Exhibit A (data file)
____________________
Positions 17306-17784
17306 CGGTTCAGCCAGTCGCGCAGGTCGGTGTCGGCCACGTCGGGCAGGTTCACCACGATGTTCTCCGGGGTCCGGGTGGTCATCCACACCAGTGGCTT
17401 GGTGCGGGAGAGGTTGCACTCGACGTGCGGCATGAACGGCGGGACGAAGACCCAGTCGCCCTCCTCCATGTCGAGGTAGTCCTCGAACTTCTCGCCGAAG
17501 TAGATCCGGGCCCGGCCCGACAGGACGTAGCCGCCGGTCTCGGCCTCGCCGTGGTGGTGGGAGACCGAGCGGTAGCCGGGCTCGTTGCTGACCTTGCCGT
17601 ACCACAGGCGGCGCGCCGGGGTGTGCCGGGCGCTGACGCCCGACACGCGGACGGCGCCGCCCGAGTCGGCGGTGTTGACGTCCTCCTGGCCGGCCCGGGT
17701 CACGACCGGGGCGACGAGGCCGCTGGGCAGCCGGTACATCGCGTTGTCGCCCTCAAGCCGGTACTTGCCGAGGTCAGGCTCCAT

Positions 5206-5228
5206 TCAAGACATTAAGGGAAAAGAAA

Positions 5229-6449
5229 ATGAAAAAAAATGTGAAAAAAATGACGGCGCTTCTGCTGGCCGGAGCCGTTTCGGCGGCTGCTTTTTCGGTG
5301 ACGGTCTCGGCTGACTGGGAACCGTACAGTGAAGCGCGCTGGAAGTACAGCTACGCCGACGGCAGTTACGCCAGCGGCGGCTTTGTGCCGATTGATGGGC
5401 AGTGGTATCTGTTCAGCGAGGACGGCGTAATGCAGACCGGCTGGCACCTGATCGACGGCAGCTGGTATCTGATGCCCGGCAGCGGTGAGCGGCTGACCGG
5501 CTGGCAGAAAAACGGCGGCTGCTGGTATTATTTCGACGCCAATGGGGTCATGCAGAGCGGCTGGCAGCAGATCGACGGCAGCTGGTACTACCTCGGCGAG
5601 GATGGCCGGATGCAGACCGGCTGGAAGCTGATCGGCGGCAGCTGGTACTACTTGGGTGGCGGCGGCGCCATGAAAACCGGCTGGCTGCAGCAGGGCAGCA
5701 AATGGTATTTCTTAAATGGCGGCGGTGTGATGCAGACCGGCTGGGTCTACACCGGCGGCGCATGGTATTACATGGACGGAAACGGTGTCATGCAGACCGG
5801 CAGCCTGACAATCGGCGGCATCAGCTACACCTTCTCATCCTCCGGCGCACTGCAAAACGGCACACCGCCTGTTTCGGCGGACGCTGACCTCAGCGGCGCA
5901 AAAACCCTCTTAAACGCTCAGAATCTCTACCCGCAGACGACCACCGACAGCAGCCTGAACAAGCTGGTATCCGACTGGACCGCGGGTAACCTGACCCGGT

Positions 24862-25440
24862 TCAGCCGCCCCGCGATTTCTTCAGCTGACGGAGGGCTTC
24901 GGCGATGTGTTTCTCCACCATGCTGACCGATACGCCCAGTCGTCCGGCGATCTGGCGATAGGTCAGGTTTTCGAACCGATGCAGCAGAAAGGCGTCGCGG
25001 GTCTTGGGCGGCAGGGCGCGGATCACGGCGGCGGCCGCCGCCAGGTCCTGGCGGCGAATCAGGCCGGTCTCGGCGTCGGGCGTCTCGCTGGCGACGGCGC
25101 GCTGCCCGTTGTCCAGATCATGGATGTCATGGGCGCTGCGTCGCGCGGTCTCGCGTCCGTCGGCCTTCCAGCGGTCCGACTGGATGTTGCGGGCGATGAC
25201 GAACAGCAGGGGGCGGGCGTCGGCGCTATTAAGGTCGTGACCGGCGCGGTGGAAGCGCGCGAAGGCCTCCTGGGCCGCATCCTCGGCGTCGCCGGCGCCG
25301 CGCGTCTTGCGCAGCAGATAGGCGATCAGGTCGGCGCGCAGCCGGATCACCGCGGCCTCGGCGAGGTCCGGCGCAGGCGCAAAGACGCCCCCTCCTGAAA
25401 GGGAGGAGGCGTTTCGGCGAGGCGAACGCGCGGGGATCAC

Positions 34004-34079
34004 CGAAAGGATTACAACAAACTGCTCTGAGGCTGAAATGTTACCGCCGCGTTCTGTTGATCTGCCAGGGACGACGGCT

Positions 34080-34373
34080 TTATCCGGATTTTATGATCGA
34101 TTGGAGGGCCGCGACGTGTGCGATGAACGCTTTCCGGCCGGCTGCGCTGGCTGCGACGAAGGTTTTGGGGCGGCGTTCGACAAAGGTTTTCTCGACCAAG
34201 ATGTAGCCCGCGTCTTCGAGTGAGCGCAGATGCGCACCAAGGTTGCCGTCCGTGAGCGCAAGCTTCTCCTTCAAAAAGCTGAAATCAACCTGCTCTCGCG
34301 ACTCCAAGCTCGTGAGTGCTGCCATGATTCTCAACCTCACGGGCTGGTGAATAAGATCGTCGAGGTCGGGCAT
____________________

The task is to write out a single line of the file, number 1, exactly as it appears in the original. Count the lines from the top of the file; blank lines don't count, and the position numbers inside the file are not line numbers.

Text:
Positions 17306-17784